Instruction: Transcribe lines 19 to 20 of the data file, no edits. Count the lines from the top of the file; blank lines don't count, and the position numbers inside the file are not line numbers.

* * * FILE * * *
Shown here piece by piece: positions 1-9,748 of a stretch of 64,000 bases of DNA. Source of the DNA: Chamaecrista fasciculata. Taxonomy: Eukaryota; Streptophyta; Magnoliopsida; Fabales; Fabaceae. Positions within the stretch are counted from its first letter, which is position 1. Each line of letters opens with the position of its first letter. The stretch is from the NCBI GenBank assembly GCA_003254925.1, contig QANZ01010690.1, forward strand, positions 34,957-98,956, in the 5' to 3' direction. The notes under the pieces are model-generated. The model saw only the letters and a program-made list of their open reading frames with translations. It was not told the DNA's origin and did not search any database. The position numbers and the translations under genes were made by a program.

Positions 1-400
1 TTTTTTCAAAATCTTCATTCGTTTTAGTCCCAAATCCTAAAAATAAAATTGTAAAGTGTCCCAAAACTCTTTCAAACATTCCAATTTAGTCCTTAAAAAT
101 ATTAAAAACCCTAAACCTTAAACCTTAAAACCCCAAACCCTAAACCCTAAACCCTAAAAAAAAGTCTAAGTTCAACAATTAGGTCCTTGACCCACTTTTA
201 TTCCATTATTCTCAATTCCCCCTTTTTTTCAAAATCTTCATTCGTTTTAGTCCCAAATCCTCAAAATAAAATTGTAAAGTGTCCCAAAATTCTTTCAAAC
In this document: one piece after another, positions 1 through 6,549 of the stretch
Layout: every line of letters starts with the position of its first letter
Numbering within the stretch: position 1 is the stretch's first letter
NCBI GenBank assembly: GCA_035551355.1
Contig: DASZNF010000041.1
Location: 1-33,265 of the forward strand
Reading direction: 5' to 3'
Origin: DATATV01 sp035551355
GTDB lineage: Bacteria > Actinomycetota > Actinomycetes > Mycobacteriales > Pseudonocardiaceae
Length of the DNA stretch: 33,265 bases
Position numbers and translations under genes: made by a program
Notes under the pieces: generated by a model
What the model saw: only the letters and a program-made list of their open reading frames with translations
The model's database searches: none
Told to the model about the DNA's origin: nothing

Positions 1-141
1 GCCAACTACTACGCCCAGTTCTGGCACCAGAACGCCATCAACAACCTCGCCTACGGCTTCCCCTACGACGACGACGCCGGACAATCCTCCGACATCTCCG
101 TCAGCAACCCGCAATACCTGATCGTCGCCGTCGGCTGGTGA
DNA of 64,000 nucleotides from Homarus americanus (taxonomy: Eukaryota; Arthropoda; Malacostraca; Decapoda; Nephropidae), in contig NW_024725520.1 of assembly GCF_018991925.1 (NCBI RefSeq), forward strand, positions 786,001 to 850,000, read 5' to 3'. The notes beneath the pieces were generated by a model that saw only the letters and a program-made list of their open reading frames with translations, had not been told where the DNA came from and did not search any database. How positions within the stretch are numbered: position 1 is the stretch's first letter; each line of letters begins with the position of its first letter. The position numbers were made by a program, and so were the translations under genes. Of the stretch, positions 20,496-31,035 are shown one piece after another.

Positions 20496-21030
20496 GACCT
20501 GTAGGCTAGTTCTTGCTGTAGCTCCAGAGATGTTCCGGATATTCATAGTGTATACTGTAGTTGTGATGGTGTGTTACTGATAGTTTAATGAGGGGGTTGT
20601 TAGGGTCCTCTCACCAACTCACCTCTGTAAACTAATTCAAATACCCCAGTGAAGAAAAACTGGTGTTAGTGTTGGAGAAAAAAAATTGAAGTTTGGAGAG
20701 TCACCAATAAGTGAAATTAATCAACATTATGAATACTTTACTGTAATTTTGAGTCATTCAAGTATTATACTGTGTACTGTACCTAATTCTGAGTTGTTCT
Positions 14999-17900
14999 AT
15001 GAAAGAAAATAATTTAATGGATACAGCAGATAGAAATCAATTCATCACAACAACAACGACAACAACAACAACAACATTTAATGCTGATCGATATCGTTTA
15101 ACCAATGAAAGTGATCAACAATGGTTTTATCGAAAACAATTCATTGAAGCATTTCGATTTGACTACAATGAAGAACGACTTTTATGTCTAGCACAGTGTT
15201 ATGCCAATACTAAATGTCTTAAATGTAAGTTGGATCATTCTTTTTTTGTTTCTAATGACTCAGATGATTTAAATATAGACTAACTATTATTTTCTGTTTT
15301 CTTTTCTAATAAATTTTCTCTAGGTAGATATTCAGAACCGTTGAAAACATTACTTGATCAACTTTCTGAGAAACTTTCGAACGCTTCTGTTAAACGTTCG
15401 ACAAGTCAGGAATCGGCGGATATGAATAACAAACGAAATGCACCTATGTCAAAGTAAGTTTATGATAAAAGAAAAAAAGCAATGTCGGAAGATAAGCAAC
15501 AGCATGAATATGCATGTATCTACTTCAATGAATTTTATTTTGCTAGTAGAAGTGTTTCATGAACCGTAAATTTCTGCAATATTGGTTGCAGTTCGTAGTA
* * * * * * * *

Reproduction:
The model's database searches: none
Told to the model about the DNA's origin: nothing